Ondot Skips VCs in Favor of $18 Million Angel Round
It’s not unusual for a tech startup to raise $18 million. To do it all with angel financing is pretty much unheard of.
But that’s exactly what the founders of Ondot, a financial technology company that is launching today, have done. Its angel investors, who number about 60, include Sam Ginn, the founding CEO of AirTouch Cellular and former chairman of Vodafone, Richard Kovacevich, the former CEO and chairman of Wells Fargo, and Alvin Shoemaker, the former chairman of the board of First Boston.
Suffice it to say, they see big potential in the startup, which lets consumers use their smartphones to turn their credit or debit cards on or off, or even to limit the use of those cards to a certain geographical location or proximity to a smartphone. Ondot’s business model calls for banks to pay a monthly fee for each active user of its app, called CardControl.
As is often the case, the investors are backing the entrepreneur and the management team as much as--or more than--the would-be business or idea. "I knew [founder Varduvar Bharghavan] personally and I knew he was a brilliant engineer," says Ginn, who is Ondot's lead investor. Ginn met Bharghavan while he was advising Meru Networks, where Bharghavan was founder and CTO. "I know he works 16 hours a day, and there’s no way he won’t do that. He understands the drumbeat of a startup. He understands how important cash is, he understands how to motivate people, and how to manage in that early stage environment."
Ondot got its start, Ginn says, when some of Bharghavan’s personal information was stolen. Bharghavan called Ginn and said he was trying to come up with something that would help prevent identity theft, and he wanted the opportunity to run his idea by Ginn. Ginn agreed. A few months later, Bharghavan came to pitch him, and Ginn says, “I called some of my friends down here together and said let’s hear from this guy… We passed the hat, and we funded him.”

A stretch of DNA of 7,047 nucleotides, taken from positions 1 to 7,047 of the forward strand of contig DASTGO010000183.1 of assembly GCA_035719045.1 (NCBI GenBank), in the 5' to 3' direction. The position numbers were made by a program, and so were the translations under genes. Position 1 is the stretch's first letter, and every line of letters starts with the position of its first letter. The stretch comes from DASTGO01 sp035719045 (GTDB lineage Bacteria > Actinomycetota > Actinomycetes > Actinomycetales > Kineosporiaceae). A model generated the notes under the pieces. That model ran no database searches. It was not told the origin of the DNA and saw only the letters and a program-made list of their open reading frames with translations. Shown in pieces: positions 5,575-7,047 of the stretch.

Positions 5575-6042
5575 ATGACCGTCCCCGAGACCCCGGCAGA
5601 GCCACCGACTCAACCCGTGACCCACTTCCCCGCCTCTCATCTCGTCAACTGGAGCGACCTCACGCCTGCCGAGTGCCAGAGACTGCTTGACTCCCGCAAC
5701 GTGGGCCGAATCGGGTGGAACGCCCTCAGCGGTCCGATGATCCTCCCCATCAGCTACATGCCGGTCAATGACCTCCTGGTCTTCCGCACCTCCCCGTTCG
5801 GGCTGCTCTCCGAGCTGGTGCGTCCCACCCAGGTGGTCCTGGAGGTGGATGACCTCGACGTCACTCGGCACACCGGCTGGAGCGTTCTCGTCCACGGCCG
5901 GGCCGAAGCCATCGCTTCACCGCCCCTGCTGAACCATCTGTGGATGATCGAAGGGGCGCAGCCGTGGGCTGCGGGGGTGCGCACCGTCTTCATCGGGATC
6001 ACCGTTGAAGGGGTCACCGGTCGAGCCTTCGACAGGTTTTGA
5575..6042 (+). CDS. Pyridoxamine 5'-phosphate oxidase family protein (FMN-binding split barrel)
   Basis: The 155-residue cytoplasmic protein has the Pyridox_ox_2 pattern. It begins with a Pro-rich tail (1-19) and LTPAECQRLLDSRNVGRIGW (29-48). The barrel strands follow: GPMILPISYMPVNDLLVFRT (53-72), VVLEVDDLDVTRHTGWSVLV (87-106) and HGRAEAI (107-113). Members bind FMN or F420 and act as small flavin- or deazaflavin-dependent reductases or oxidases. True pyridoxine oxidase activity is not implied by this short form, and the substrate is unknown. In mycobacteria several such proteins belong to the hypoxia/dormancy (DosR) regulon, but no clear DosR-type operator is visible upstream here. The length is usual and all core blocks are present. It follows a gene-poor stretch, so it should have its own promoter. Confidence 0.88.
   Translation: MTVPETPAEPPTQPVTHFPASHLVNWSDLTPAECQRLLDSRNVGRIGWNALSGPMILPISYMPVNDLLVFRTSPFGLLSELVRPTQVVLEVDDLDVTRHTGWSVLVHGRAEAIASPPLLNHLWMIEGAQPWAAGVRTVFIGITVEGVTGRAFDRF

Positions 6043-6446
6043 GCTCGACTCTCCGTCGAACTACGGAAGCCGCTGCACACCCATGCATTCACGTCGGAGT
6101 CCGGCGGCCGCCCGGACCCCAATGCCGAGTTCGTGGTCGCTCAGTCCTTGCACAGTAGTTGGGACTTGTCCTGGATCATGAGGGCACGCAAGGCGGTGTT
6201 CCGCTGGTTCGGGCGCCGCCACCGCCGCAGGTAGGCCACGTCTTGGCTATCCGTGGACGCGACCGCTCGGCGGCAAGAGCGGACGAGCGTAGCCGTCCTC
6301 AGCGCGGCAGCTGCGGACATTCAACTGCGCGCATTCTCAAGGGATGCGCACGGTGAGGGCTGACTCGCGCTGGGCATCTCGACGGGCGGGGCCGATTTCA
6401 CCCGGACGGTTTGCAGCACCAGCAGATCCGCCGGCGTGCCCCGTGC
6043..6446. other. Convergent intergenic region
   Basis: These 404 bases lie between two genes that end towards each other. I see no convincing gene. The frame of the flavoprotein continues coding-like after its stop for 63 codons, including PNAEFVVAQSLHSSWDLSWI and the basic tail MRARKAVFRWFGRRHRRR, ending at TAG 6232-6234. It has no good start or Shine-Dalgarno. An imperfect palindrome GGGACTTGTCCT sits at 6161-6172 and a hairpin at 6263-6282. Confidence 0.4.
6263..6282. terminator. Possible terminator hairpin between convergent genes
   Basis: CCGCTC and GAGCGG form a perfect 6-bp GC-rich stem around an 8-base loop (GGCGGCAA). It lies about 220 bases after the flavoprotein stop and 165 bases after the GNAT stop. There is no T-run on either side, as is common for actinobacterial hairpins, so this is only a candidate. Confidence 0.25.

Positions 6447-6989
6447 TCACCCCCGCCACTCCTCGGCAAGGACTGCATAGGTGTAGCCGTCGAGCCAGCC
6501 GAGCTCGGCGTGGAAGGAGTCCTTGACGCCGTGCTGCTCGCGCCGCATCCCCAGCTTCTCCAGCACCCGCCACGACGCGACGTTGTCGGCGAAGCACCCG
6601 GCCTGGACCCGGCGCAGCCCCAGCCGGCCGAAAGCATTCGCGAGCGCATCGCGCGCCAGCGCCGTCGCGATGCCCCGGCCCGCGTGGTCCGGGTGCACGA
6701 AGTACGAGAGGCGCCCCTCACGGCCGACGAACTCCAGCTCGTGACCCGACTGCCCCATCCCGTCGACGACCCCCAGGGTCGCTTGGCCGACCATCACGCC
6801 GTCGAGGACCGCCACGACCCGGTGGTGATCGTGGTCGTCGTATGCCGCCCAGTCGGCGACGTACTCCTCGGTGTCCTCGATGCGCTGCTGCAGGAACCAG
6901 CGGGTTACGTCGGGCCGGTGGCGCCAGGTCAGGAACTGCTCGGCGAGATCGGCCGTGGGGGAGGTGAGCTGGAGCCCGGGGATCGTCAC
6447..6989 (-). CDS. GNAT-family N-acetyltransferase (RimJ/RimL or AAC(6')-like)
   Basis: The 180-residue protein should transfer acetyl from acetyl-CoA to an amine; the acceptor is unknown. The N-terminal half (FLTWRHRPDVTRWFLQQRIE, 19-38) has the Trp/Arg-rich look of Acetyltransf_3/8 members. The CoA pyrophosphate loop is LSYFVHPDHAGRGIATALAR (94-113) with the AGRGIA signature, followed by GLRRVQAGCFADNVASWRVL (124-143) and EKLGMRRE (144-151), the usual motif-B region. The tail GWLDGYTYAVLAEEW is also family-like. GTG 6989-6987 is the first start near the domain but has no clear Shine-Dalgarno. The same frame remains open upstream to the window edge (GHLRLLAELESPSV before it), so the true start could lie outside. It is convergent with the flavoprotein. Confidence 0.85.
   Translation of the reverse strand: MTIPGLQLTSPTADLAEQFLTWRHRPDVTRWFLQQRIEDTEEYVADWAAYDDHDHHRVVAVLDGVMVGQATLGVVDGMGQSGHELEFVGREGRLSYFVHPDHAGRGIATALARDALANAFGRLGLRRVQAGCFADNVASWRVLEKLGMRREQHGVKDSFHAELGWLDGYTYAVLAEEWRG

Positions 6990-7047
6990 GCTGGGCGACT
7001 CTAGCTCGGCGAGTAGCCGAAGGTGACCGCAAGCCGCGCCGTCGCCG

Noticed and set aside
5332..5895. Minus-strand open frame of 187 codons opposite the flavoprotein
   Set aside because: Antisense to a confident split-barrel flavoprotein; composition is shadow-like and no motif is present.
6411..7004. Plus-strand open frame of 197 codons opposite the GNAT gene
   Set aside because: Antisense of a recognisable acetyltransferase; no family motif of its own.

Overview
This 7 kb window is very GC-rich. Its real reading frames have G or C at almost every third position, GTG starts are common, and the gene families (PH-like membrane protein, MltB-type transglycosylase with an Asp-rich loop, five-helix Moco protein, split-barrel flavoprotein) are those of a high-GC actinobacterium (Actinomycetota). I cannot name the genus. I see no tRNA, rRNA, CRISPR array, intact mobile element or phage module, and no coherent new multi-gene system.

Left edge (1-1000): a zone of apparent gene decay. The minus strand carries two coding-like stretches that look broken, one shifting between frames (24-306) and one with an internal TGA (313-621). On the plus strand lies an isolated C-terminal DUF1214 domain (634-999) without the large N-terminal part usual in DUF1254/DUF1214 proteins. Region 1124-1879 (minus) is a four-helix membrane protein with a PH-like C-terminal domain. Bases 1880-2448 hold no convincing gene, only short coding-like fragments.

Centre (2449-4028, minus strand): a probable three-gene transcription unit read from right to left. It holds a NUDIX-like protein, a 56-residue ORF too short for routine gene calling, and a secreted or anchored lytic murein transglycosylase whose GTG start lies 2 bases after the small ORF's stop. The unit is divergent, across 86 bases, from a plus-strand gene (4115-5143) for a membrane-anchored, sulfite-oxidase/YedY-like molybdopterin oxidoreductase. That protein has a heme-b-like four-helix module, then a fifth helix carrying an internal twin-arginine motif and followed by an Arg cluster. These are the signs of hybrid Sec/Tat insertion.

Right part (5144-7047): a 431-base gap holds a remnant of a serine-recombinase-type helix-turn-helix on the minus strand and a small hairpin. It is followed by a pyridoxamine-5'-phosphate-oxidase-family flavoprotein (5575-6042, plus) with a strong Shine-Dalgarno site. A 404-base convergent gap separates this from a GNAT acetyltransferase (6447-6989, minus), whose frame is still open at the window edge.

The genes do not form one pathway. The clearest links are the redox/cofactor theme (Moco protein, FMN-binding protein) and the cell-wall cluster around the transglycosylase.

That gave Ondot about $4 million. Since then, the initial investors have re-upped and also brought on new angels. Ginn took a board seat, he says, because he’s been in angel deals where the early investors “got hammered” when the company needed to raise venture capital. “I need to protect the interests of the investors who are also my friends,” he says.
Both Ginn and Bharghavan anticipate that the $18 million should get the company to cash-flow breakeven.
The company’s app is not immediately available to the public. It has to be offered by a the issuer of a credit or debit card. Ondot started a pilot for debit card customers of McAllen, Texas-based LoneStar National Bank in May of 2013. In that trial, says Bharghavan, CardControl has cut fraud by 60 percent. It also encouraged consumers to use LoneStar’s debit card when they might otherwise have chosen cash.
Bharghavan, it seems, is quite happy choosing cash.